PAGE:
The Right to Fair Hearing and the Criminal Process Under Nigeria Law


The Right to Fair Hearing and the Criminal Process Under Nigeria Law


It is a cardinal principle in the administration of justice that justice should not only be done but should manifestly and undoubtedly be seen to be done. This is very fundamental in adversarial or accusatorial system or procedure practiced in Nigeria. Hence, prior to and during the trial in a court of law or tribunal, of any person charged with the commission of a crime, the Constitution of the Federal Republic of Nigeria, 1999 (hereinafter called, “The 1999 Constitution”), the Administration of Criminal Justice Act 20152 and other relevant statutes have made elaborate provisions to safeguard a fair trial. A trial which does not conform to the tenets of these requirements cannot be said to have passed the litmus test for fair trial.
Section 36(1) of the 1999 Constitution boldly asserts that in the determination of his civil right and duties, including any question or decision by or against any government or authority, a person shall be eligible to a fair hearing within a reasonable time by a court or other tribunal established by law and constituted in such a way as to secure its independence and impartiality. With regard to criminal matters, sub-section 2 of section 36 provides that a person charged with a criminal offence, unless the charge is withdrawn, is entitled to a fair hearing within a reasonable time by a court of law. Fair hearing is therefore, antithetical to partiality and bias. Although, the 1999 Constitution does not define the term, “fair hearing,” yet the courts of law have proffered some judicial definitions to it. For instance, in Ezechukwu v. Onwuka, the Court of Appeal pointed out that:
Fair hearing is a hearing which is fair to all parties to the suit, whether the plaintiff, defendant, the prosecutor, or the defence. It is a doctrine of substance and the question is not whether injustice has been done because of lack of fair hearing, rather… whether a party entitled to be heard has been given an opportunity of being heard….Fair hearing entails doing during the course of a trial all that will make an impartial observer to believe that the trial has been balanced… to both sides…. Thus, fair hearing is synonymous with fair trial and implies that every reasonable and fair-minded
Thus, fair hearing is synonymous with fair trial and implies that every reasonable and fair-minded observer who watches the proceedings shall be able to conclude that the court has been fair to all the parties concerned. Commenting on the relationship between fair hearing and fair trial, the Supreme Court in Mohammed v. Kano Native Authority noted that although it has been suggested that a fair hearing did not amount to a fair trial, yet that the court was of the firm view that “fair hearing must involve a fair trial, and a fair trial of a case consists of the whole hearing.”The essential attributes and basic criteria of fair hearing include, inter alia:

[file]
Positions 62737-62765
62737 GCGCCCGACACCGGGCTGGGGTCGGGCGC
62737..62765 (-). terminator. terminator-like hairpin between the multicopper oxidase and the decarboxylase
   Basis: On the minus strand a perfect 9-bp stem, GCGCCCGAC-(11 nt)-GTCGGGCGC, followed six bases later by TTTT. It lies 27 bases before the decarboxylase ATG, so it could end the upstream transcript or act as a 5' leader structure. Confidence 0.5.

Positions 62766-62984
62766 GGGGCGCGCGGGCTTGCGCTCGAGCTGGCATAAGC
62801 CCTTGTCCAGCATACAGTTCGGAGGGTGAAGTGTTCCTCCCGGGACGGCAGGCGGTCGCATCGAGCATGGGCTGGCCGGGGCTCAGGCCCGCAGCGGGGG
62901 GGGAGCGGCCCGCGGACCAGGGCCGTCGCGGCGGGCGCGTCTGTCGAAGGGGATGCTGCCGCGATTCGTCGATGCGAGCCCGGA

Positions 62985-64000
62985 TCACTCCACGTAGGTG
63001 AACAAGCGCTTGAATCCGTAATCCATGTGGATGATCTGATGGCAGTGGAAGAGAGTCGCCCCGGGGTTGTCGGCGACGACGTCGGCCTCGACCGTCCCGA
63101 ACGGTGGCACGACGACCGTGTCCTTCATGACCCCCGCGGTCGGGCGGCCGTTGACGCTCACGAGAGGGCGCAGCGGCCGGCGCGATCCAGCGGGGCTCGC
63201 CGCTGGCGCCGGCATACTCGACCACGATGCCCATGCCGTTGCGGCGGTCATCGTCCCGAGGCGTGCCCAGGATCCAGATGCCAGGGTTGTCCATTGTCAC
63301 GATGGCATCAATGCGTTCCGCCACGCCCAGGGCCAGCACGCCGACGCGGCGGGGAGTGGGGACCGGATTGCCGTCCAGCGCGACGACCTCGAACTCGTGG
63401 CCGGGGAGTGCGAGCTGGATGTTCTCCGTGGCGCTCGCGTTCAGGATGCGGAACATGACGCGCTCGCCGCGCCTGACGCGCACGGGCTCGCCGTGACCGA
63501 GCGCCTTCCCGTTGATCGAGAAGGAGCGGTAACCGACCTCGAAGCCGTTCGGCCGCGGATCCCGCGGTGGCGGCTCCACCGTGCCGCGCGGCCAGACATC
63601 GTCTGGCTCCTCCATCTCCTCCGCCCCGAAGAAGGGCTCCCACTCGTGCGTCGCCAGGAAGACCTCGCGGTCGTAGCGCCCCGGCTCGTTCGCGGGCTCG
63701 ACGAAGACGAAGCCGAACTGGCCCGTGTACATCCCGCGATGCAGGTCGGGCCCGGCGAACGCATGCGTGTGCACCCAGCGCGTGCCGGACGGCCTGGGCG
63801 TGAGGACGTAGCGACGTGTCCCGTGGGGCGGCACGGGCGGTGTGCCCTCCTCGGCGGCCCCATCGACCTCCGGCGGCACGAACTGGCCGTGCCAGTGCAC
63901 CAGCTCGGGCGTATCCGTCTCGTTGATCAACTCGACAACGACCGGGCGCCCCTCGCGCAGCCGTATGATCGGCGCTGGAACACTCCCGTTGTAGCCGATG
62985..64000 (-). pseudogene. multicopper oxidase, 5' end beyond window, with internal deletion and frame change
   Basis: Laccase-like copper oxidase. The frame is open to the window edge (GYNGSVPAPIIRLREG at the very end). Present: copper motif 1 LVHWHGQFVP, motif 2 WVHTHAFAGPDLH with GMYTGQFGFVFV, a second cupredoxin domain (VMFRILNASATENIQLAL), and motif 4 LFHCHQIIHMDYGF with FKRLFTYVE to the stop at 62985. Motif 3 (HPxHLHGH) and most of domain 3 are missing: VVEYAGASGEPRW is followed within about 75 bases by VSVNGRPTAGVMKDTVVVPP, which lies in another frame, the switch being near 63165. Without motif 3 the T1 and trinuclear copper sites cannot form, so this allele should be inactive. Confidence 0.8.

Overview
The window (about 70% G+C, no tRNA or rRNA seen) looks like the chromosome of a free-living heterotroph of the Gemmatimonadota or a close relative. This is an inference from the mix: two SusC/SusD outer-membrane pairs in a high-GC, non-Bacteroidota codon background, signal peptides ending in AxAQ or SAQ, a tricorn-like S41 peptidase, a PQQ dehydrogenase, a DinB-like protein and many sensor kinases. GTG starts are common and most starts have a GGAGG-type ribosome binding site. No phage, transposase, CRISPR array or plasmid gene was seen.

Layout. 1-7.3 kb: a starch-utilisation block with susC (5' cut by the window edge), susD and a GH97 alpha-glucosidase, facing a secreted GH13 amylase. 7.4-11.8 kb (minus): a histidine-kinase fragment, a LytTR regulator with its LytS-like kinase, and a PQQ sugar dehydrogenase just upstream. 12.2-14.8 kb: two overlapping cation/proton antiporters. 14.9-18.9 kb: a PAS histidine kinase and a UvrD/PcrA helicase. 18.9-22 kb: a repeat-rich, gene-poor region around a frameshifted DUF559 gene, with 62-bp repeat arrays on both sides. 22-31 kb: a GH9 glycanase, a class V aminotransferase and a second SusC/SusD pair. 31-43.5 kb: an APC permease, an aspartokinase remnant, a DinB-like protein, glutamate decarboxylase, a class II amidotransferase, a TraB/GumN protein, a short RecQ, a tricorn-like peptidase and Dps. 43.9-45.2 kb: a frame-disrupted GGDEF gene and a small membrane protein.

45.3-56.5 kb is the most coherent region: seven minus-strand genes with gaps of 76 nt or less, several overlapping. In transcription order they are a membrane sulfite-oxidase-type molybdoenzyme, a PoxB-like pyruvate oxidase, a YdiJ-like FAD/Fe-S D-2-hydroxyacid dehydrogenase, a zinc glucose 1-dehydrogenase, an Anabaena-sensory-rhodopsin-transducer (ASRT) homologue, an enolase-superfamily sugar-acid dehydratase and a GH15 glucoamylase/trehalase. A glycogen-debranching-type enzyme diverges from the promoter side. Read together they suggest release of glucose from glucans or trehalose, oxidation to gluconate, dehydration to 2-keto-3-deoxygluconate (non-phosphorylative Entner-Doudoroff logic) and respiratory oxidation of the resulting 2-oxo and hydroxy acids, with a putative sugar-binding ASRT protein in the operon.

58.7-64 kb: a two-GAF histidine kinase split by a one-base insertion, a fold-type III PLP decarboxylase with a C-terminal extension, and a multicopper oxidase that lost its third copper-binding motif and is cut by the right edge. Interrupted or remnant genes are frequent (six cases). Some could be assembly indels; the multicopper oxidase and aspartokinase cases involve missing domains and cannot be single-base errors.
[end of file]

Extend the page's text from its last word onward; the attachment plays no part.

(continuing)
• that the court or tribunal shall hear both sides not only in the case, but also in all material issues in the case, before reaching a decision which may be prejudicial to any party in the case;
  • that the court or tribunal shall give equal treatment, opportunity, and consideration to all concerned;
  • that the proceedings shall be held in public and all concerned shall have access to and be informed of such a place of public hearing;4 and
  • that having regard to all the circumstances, in every material decision in the case, justice must not only be done but manifestly and undoubtedly be seen to have been done

LAW PROJECT TOPIC:The Right to Fair Hearing and the Criminal Process in Under Nigeria Law

The principle of fair hearing as enshrined in the 1999 Constitution is often illustrated by the “twin pillar of justice” expressed in the Latin maxims: nemo judex in causa sua and audi alterem partem. In this regard, it submitted that these principles expressed in these Latin maxims are an integral and inseparable part of the fair hearing provision guaranteed by section 36(1) of the 1999 Constitution. The fact being that the rule of fair hearing is not a technical doctrine. It is one of substance as it overrides all contrary provisions in any law of the land, be it substantive or adjectival. A breach of the doctrine of fair hearing in a judicial enquiry renders the action unconstitutional, illegal and liable to be set aside.


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